They are engines of acceleration and growth.
So, yes, there is a value in driving these fringe ideologies off the major platforms. They slow their growth. It’s the social distancing of viral misinformation.
This is a social issue, not merely a technology one
However, we won’t really start to address the problems that led us there, until we start seeing it as a community issue, rather than as an information one. Once the misinformation is out there, and people are bonding around it, you’re too late to kill it by cutting of the information flow: the community has formed. It will generate its own information and media internally, and use that to grow instead.
To borrow from the viral metaphors again, what you have to do is isolate those communities as quickly as you can, to prevent spread of memetic infection, and then work on cleaning the infection itself. In many cases, the only way to do that is to try and help separate people from the toxic community, and help them reintegrate into more normal information spheres. And, right now, we have no idea how to do that.
Deprogramming online cultists
I suspect we have a lot to learning from people who work on cult deprogramming here. Alex Kantrowitz published an interview with cult deprogrammer Rick Alan Ross just before Christmas, that’s a valuable read in this context:
The online cult members go to the YouTube channel, the web platform of the group and they become completely consumed with the information that the group is putting out online. And this is to the exclusion of any other information to balance it. And so in a sense, they cocoon themselves online and it’s very hard to penetrate that. And it can become a reinforcing wall that is built around an individual that we don’t see, but they live in it on a daily basis.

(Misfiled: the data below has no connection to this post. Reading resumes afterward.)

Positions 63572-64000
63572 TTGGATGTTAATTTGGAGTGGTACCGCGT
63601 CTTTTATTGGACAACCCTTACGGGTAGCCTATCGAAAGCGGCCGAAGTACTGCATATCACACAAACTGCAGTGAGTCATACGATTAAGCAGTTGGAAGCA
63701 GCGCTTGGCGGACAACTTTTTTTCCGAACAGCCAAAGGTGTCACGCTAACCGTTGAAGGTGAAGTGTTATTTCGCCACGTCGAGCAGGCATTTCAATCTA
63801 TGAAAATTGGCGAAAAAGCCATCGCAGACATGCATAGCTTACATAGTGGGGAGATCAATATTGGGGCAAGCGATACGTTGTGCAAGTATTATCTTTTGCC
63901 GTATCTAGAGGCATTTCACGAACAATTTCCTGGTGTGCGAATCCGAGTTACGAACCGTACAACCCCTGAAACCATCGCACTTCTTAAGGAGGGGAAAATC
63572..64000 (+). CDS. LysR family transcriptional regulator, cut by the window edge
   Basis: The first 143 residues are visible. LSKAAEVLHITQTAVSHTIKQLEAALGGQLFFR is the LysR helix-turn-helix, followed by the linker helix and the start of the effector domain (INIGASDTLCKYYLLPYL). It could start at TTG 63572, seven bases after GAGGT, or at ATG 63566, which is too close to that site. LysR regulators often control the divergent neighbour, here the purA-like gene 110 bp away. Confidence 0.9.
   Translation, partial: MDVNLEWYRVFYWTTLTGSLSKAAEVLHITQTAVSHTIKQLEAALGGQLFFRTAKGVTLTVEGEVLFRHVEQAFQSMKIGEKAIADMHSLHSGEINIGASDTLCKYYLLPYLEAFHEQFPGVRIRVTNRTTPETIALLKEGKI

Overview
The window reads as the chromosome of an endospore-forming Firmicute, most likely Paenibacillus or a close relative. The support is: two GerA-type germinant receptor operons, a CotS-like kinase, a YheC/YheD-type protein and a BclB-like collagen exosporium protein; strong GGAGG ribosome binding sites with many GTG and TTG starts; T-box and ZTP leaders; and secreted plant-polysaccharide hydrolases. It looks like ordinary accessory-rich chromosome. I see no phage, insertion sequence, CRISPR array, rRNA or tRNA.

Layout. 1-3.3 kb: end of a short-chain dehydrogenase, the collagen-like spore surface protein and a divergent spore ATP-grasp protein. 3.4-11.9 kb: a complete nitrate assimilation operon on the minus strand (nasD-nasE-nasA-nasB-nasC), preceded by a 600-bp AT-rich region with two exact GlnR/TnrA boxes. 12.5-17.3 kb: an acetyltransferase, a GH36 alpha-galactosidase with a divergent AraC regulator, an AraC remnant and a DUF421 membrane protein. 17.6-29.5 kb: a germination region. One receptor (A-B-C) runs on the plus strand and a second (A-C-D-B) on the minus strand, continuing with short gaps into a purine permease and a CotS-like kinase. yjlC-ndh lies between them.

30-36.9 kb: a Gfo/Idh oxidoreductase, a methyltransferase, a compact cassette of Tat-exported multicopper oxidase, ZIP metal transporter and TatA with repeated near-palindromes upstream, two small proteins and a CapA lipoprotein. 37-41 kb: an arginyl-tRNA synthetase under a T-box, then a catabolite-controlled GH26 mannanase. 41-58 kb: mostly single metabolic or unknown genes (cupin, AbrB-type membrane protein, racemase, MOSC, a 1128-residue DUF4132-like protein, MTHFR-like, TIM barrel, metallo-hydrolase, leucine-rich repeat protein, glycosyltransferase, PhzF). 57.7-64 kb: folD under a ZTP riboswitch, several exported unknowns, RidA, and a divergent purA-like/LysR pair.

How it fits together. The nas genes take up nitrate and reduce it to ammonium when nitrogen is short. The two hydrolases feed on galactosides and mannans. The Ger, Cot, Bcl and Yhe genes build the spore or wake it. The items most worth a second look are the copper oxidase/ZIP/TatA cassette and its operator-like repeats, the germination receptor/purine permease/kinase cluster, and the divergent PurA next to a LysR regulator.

This is the reason that the internet is so powerful at creating these movements: it’s easy to slip into self-reinforcing bubbles of like-minded people, who support and validate each other in their views. You can create worlds for yourself where you never have to face the cognitive dissonance of engaging socially (as opposed to argumentatively) with someone who holds very different views from you.
Complex problems don’t yield to simple solutions
This is a complex problem, born out of a potent brew of social isolation, technological development and intentional bad actors. And, as with most complex problems, simple solutions won’t have much of an impact. Yes, getting the most extreme beliefs off mainstream platforms will help, but it won’t cure the problem.
If anything, we need to work harder at social inoculation: what’s the human version of vaccination? How do we make people less vulnerable to conspiracy thinking and cults? At one level, a little more human kindness will help. The fewer people who feel alone and isolated, the small the recruiting pool in the early days of these movements.
Equally, we need to pay an awful lot more attention to what’s happening in out-of-the way corners of the internet. People laughed at QAnon as a weird expression of internet culture, just as they did predecessor movements like Gamergate and the Incel movements. We have form for this. We didn’t take the reporting on state-sponsored misinformation seriously enough early enough, and, despite it being well-reported in the mid 2010s, it was left to run unchecked, and stoke polarisation in many countries.
We have to get better at this. Likewise, we have to spot these movements earlier, and start acting to counter them more quickly, rather than writing yet more “ho, ho, isn’t the internet storage?” articles.
Can we nip dangerous misinformation-based ideologies in the bud?
By the time an extreme idea has become a social object, and a community has formed around it, you’re too late. The momentum is building. We need to be better at countering this in the early days. And that’s a societal problem as much as a governmental one.
But there’s also a challenge for journalism here: what are we amplifying, and why are we amplifying it? Like the social platforms we’re quick to criticise, we are amplification engines, too.
What role have we played in normalising dangerous, extreme and delusional ideas? That’s a hard and challenging question to answer. Which is what so many are keen to pin the blame solely on the social platforms. Yes, they bear culpability. But the problem is broader and deeper than them. They’re just an excellent amplifying mirror.
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Liveblog of a panel debate about social media from news:rewired in February 2012